creative pitching

  1. Researched and relevant pitch

There is no such thing as doing too much research. In order to write a successful pitch, it’s crucial to understand the media landscape of the country you are pitching in. It’s important to remember that pitches need to appeal to a journalist’s target audience. They are not going to bother speaking with a professor if they are providing knowledge or expertise on a topic unrelated to the topics they write about.

Spending time finding two key journalists who write on exactly the topic your faculty member focuses on is far more useful than sending out dozens and dozens of pitches to journalists just because they work in that country; often it is about quality rather than quantity.

Ensure to emphasise elements of the professor’s research or expertise that are directly relevant to the journalist’s audience. Even better if you can link it to a current event or piece of news.

  1. Be creative in reaching out

Even with access to the internet, and the plethora of information and contact details available through platforms such as Muckrack and ResponseSource, it can still be difficult to find the email addresses of relevant journalists, especially internationally. This may require you to get creative in sourcing their email addresses.

If you find a relevant journalist profile on the website of media outlet, but without contact details listed, try looking them up on Twitter or LinkedIn; they may have included their contact details in their bios. If their emails aren’t listed on their social media, you can always try messaging them directly through their LinkedIn or Twitter.

nurture relationships

  1. Nurture relationships

Once you have secured a good new contact maintain a good relationship with this person. They will be likely to be happy for you to call upon them again if they have had a good experience working with you. In order to maintain this good relationship, check in with them every so often. Ask if they are working on any upcoming article that you can help with and be sure to pitch relevant stories to them when they arise. These are important steps to take to ensure you build a global network of international journalist contacts.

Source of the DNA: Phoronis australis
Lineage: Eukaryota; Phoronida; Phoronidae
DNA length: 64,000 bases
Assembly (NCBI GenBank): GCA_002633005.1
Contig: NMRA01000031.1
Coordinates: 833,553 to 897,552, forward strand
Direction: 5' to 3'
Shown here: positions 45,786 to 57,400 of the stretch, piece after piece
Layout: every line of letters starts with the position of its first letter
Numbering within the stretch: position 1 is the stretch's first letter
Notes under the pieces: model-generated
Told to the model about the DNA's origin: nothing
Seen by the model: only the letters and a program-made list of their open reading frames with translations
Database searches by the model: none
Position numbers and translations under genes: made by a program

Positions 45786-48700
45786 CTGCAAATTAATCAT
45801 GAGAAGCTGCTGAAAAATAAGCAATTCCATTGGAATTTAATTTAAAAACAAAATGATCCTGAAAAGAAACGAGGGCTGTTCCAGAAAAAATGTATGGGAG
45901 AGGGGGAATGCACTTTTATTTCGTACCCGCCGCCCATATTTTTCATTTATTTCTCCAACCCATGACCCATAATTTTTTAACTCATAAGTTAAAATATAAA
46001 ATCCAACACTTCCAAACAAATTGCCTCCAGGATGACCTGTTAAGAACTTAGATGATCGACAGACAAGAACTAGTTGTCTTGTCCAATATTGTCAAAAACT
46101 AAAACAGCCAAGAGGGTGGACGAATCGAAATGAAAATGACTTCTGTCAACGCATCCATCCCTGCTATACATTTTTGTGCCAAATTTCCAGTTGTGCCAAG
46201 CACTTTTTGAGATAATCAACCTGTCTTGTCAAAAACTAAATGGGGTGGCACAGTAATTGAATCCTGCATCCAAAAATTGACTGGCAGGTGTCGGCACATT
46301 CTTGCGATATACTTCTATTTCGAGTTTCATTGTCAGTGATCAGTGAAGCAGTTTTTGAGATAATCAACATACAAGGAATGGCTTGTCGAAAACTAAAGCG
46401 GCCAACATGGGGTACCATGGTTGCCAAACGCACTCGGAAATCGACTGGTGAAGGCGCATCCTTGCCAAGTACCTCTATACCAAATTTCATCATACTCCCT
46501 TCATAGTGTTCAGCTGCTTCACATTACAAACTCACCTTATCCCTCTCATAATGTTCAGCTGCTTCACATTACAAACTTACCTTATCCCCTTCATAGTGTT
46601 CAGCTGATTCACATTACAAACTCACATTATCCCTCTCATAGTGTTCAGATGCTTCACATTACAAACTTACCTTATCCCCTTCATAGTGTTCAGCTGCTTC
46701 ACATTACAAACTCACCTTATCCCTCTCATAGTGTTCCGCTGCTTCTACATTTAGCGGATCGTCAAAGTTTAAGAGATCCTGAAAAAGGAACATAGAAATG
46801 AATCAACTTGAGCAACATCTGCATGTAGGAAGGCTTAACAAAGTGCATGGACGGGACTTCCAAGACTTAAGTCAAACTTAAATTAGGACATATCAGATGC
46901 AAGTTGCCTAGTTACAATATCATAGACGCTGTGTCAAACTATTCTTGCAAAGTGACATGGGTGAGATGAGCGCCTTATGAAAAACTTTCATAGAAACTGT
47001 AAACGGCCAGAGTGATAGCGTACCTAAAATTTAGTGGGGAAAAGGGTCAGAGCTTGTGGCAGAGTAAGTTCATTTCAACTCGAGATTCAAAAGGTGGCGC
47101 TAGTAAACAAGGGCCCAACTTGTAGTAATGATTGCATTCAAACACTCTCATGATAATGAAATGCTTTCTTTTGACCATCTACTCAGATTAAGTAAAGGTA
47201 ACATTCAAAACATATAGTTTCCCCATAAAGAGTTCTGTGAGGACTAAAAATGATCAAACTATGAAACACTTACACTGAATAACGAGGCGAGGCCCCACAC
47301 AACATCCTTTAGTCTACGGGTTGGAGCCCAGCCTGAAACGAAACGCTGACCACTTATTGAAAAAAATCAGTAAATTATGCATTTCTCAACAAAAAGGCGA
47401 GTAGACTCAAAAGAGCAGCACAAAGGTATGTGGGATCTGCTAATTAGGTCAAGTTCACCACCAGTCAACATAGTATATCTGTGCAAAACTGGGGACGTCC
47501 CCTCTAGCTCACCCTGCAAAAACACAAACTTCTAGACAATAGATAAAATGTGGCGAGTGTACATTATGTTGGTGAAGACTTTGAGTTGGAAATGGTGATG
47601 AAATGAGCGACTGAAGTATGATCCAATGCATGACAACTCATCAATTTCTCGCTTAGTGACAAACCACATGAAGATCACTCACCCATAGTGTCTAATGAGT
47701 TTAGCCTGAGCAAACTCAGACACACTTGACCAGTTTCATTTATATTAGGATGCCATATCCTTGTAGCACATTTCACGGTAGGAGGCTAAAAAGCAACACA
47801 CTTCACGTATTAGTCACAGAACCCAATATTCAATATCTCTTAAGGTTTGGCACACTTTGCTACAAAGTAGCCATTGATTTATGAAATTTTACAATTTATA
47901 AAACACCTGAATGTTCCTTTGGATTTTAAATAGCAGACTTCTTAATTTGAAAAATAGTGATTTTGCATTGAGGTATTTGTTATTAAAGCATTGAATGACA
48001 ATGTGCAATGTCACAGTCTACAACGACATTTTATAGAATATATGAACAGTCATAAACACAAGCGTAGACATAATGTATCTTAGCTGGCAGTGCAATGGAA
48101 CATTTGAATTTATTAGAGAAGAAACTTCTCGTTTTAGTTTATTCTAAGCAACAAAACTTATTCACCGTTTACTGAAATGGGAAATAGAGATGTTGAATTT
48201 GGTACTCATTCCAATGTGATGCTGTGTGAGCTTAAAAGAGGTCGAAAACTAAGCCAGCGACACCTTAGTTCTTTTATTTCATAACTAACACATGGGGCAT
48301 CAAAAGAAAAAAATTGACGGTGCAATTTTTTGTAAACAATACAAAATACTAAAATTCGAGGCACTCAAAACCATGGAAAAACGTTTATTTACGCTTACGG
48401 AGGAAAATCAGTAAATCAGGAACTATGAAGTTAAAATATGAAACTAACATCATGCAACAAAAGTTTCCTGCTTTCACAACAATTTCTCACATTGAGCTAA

The more work you put in to pitching relevant journalists and forming positive working relationships with them, the more media opportunities your faculty will be able to be a part of. Carrying out thorough research is hugely important and, often, time-consuming but can make all the difference to your international coverage reach.

Get in touch today to find out how we can help build your school’s  international media exposure


Author: Kyle Grizzell

Kyle is experienced in working with leading institutions in far-flung corners of the globe, from London to Kazakhstan. His client list features the likes of the London School of Economics’ Department of Management, ESMT Berlin, BI Norwegian Business School, Nazarbayev University, and many more around the globe.

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Originally published May 2019, updated August 2022